Cardano will not allow a third party to steal your property or restrict you from disposing of it. There's a catch. Your property can be stolen through your wallet. If a wallet contains a vulnerability that allows hackers to steal digital assets, it is the fault of the team responsible for the wallet, not Cardano.

Twitter is a centralized service. If hackers manage to attack the server, they can misuse the data of all users. The CEO of the company or some employees can decide to delete anyone's account if they like. User data can be misused for analysis, which the algorithm then uses to display targeted ads. Twitter owns not only the user data but also the interface. Twitter is a third party that is able to abuse its position.

I hope you understand the difference now. Cardano separates user data (digital assets) from the service (transaction networks, smart contract execution, etc.). The service itself is decentralized. The interface to the service can be provided by any third party.

This leaves users with the responsibility of choosing a wallet and understanding the basic principles of cryptography. This is actually what is most important in protecting your digital assets.

How to choose a wallet?

If you keep your private keys on a hardware wallet and know that your wealth is protected by a seed hidden in a safe place, you can skip the following section.

We could talk about wallets and cryptography for a long time. This section will certainly not be exhaustive. We will only go through the basic principles.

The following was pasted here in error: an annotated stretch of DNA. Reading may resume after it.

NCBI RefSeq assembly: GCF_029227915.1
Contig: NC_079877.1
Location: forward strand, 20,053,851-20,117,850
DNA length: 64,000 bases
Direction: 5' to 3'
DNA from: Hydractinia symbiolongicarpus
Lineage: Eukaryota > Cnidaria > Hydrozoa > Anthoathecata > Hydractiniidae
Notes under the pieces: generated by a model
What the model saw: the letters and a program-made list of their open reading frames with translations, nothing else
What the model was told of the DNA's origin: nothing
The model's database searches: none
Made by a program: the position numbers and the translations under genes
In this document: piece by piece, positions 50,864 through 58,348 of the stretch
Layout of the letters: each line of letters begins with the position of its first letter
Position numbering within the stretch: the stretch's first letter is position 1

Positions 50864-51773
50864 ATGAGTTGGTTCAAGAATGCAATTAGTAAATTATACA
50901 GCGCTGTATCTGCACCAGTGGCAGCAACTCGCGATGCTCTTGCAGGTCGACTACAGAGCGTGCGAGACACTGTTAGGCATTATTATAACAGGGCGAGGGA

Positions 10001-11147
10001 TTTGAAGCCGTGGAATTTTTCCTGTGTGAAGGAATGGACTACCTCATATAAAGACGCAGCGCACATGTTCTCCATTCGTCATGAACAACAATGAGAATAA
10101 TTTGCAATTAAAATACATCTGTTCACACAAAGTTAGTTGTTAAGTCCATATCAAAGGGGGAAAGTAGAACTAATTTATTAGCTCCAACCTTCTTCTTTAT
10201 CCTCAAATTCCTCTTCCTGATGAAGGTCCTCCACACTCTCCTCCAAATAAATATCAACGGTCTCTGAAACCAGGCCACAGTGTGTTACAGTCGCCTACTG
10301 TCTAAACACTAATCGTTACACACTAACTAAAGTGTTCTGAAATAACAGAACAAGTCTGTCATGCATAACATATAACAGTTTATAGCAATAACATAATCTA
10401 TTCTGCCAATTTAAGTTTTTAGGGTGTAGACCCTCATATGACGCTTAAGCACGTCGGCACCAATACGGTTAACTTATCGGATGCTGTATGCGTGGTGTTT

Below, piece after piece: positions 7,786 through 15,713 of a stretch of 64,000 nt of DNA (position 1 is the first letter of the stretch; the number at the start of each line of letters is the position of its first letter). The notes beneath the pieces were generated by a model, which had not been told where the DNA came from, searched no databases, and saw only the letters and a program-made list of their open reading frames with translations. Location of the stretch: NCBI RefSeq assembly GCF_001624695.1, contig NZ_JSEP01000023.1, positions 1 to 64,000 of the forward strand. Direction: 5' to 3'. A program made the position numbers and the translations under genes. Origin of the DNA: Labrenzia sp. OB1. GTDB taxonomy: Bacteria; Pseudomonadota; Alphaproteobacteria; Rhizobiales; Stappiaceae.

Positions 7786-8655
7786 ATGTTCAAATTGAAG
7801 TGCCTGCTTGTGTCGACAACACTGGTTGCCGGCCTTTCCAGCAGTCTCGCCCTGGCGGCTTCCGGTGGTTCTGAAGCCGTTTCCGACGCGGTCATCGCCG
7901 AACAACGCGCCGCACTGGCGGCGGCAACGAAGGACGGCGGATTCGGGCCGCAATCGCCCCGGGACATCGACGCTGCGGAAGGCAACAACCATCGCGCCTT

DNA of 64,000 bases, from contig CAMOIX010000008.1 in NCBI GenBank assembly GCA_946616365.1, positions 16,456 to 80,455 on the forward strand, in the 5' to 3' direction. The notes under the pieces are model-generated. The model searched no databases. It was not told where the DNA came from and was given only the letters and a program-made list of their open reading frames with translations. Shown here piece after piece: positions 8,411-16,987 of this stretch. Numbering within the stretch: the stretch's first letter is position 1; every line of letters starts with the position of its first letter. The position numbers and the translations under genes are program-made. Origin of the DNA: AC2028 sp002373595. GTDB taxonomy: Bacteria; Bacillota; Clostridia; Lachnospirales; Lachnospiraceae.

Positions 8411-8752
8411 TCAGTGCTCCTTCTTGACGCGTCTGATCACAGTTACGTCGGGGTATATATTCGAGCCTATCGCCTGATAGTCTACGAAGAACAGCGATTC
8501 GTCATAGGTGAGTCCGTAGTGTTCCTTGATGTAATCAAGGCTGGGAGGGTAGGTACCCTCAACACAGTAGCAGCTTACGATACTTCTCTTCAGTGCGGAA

The protection of your digital assets is based on public key cryptography. Simply put, you have to keep a little cryptographic secret from everyone in the world. It is often referred to as private keys, but in reality, most users will only encounter the seed.

A seed is a set of several words (usually 12 or 24) from which a private key is generated. This key is then used to generate other sets of private and public keys. You can think of a seed (a set of words) as your private key. This is a secret that you need to keep carefully hidden in a safe place and ideally in multiple copies.

Every wallet, whether hardware or software, will generate a seed for you. You should make sure that only you can see the seed. This also applies to computers that may have malware installed on them trying to obtain the seed.

Never save the seed in digital form, i.e. as a file or as a screenshot. If you choose this option, be sure to encrypt the data carefully and save it on a disk that is not connected to the Internet. The preferred solution is to copy the seed onto paper or a metal plate and then carefully hide it so that it is neither damaged nor revealed to unauthorized people.

A hardware wallet is always the best possible solution as it can generate seeds without an internet connection. The seed is only displayed on the screen and you copy it. The most widely used hardware wallets are Ledger and Trezor.

Software wallets are always a risk if you let them generate seeds. Even if you copy the seed physically on paper, you can never be sure what has happened or will happen on your computer.

For most users, the ideal solution is a combination of a hardware wallet for generating the seed and connecting it to one of the software wallets. There are a number of quality wallets in the Cardano ecosystem and it is up to the user's preference which one they choose.

Another important factor in choosing a wallet is whether it is open source. Open-source projects are generally considered more secure, as everyone can make sure that there are no critical vulnerabilities or backdoors in the source code.

There have been several cases in history where seeds have been accidentally sent to the internet by wallets. In one case, the seed was even stored in the cloud. Be aware that if you are choosing a wallet, you need to trust the team responsible for it. Open-source projects allow for external control, which increases trust.